Hey there Sign in to join this conversationNew here? Join for free

No passion for University course

Announcements Posted on
    • Thread Starter
    • 1 follower
    Offline

    ReputationRep:
    Basically I am in my first year of university studying Sociology. For the past few months I have though about leaving for a few reasons.

    - I have no passion for the course. Unlike some subjects (business, economics) I litterally have no passion or thrive to find out more. In light of this I still do all of my assignments to a good standard (2:1)
    - Gradute employment rates are very poor. The vast majority of my course members will be going into retail sales assistance, administration roles...etc

    I was in the ATC since 13 and have always seen the RAF as an option. If I drop out of uni, work fulltime untill the position I wish to apply for opens up will me dropping out of uni be seen in a negative light? I am planning on doing an open uni degree in something im interested in whilst working and will be applying for an officer role
    • 1 follower
    Offline

    ReputationRep:
    If you're not passionate about your course then I would say definitley drop out.
    BUT
    I'm not an RAF expert, but graduate opportunities are plentiful, so you could stick it out and go in as a graduate...
    But you only live once, don't waste 3 years of your life reading sociology if that's not what you want.
    Good Luck!
    • 0 followers
    Offline

    ReputationRep:
    I don't know what else to say apart from you should have done a course that you enjoy. I have a question, If you liked business and economics, why didn't you study those instead? Surely they have better career prospects too!

    As for dropping out of Uni, I am honestly not sure, because you would be doing something more worth your time. I' m sure someone who know's will come along and comment shortly!
    • 5 followers
    Offline

    ReputationRep:
    If you don't have a passion for it and are not interested in it, then drop out. You sound interested in the RAF and do that if that is what you really want to do. Without the risk of sounding harsh (and the risk of negs), sociology isn't the best degree in terms of graduate employment anyway outside sectors such as social and charity work- at least that is what it seemed like from the careers talk we got in sociology last week. Obviously having a degree is always advantageous but if you aren't interested in it and it isn't a great degree to have then continuing on with it seems a bit pointless tbh... Also remember that if you continue it means that you will have to pay full fees if you find a degree later in life that you really are passionate about and want to do.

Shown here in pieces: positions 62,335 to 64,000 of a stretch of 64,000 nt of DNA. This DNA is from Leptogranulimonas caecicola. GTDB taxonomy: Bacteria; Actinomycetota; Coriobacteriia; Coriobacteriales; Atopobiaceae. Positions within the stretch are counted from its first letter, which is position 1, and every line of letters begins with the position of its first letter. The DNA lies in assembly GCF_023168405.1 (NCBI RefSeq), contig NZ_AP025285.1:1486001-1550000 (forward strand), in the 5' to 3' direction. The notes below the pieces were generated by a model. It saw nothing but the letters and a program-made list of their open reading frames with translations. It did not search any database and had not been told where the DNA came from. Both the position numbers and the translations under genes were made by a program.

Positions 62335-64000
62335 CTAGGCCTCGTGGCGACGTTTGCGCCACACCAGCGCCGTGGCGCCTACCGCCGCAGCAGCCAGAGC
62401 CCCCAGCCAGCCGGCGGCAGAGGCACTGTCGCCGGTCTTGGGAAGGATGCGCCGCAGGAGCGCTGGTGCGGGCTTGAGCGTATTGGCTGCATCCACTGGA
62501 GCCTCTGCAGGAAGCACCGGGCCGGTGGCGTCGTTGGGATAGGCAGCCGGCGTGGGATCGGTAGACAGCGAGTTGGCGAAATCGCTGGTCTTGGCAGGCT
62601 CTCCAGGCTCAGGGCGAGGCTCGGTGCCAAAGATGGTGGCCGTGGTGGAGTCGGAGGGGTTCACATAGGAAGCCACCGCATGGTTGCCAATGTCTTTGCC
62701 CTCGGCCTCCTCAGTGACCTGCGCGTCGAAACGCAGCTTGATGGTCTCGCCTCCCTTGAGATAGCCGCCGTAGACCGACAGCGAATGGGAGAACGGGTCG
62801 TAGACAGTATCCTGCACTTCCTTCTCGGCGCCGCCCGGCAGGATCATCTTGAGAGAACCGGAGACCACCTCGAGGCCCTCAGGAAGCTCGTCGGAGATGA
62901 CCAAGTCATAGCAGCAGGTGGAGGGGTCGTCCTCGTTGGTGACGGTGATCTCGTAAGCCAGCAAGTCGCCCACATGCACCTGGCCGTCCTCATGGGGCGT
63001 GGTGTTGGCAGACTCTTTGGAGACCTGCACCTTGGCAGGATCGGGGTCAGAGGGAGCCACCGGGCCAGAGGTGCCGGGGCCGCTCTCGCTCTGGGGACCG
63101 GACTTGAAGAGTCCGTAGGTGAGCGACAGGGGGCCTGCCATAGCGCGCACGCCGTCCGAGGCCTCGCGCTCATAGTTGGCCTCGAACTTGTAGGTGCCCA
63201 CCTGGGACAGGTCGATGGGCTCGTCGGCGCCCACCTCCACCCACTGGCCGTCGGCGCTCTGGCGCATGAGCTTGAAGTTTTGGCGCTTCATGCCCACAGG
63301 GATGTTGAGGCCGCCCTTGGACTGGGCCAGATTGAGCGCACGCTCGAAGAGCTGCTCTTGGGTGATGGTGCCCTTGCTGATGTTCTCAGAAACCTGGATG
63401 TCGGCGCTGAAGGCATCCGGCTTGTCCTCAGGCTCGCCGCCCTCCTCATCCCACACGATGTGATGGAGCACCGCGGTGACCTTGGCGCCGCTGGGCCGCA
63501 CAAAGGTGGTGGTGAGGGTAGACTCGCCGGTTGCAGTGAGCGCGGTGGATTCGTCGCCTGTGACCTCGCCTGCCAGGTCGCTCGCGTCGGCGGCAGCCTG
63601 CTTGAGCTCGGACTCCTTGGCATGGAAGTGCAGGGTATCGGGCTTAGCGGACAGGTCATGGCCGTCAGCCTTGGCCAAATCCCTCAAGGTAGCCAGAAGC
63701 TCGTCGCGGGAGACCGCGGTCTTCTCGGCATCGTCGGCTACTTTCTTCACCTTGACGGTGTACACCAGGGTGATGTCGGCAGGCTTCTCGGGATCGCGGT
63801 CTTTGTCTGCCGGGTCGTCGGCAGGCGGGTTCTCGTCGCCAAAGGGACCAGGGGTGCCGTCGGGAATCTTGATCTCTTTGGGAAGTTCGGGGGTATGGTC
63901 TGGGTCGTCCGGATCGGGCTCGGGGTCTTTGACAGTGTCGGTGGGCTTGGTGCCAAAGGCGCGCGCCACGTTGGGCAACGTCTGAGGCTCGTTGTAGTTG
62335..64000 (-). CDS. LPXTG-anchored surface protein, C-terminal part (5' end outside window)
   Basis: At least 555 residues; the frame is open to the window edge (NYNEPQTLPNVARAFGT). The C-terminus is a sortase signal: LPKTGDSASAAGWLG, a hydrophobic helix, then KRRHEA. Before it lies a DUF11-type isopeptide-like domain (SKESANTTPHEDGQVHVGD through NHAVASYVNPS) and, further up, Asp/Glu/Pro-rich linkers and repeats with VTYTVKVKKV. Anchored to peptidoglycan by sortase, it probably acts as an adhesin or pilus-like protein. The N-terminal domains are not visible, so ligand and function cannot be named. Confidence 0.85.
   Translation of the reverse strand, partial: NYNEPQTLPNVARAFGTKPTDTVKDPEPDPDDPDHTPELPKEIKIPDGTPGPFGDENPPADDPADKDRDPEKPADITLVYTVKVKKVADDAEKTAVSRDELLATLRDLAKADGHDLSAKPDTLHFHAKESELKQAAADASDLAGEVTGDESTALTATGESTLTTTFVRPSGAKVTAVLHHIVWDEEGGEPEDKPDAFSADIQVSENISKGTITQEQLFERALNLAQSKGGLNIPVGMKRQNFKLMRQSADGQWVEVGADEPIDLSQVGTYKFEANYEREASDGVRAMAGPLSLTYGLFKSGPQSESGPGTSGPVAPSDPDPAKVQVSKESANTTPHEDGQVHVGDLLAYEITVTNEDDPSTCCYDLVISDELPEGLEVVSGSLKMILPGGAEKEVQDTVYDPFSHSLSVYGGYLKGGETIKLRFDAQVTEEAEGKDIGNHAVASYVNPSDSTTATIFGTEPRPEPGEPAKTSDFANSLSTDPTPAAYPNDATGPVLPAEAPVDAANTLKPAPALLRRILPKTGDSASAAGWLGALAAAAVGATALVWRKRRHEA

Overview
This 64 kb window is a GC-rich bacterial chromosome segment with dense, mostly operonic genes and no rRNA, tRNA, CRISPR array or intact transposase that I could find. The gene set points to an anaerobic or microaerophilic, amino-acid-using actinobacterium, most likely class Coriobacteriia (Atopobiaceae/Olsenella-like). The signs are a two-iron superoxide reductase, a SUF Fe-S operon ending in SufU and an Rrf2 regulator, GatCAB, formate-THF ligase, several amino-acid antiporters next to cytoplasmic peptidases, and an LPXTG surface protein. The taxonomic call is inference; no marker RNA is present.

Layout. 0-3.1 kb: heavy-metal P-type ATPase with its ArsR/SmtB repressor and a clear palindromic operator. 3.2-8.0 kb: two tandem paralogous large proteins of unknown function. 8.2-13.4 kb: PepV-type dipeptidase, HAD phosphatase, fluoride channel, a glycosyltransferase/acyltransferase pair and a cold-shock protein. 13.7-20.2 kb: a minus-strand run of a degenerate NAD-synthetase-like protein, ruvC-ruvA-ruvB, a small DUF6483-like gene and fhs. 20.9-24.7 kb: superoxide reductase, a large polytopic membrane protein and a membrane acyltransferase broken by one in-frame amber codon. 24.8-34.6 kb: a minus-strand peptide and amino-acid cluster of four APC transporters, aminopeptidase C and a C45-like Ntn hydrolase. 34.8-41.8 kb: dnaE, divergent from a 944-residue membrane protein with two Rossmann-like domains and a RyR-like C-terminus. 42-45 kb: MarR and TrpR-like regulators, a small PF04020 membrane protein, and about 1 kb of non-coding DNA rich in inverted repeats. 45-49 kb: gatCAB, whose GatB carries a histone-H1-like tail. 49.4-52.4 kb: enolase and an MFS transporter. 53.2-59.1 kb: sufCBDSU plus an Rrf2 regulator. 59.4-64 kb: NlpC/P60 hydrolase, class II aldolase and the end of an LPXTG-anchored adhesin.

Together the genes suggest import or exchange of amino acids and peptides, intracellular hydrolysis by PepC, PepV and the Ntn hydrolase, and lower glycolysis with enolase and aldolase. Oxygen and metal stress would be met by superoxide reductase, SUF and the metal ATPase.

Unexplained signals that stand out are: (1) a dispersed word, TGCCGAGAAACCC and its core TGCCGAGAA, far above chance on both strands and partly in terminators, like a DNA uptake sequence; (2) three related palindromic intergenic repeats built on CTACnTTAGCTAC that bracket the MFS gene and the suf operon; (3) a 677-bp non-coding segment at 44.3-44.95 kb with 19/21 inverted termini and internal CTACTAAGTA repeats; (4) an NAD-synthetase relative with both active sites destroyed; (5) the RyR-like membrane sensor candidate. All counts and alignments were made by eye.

• 0 followers
    Offline

    ReputationRep:
    Why don't you change your course to something you enjoy rather than completely drop out. You stated Business and economics why not see if you can transfer within your university.
    • 15 followers
    Offline

    ReputationRep:
    (Original post by NGC773)
    I was in the ATC since 13 and have always seen the RAF as an option. If I drop out of uni, work fulltime untill the position I wish to apply for opens up will me dropping out of uni be seen in a negative light? I am planning on doing an open uni degree in something im interested in whilst working and will be applying for an officer role
    It will be viewed on a slightly negative level, but as long as you're prepared to back up your decision with reasons why dropping out was the right thing for you at the time, then you won't have a black mark against your name. I knew people on IOT who did similar things - they still got there.

    There is an argument to say the RAF would almost prefer that.. get the benefits of someone who's had that 'living independently' phase without having to pay them a graduates wage... but I wouldn't count on that to get you through...
    • 3 followers
    Offline

    ReputationRep:
    If you have zero interest you should drop out. Although that's if you have very little interest. I wouldn't worry about being 'passionate', and having an undying love for your subject; contrary to what people on this website think, you need those to do well.

    I would say stick with university education (maybe reapply next year, or transfer) if you can. The RAF is pretty difficult to get into (especially now), and a degree is always something you will have.
    • 1 follower
    Offline

    ReputationRep:
    If you're 100% you'll get at least 2.1, then stick it out, if you have more than little doubt you wont, no point staying.
    • Thread Starter
    • 1 follower
    Offline

    ReputationRep:
    (Original post by Drewski)
    It will be viewed on a slightly negative level, but as long as you're prepared to back up your decision with reasons why dropping out was the right thing for you at the time, then you won't have a black mark against your name. I knew people on IOT who did similar things - they still got there.

    There is an argument to say the RAF would almost prefer that.. get the benefits of someone who's had that 'living independently' phase without having to pay them a graduates wage... but I wouldn't count on that to get you through...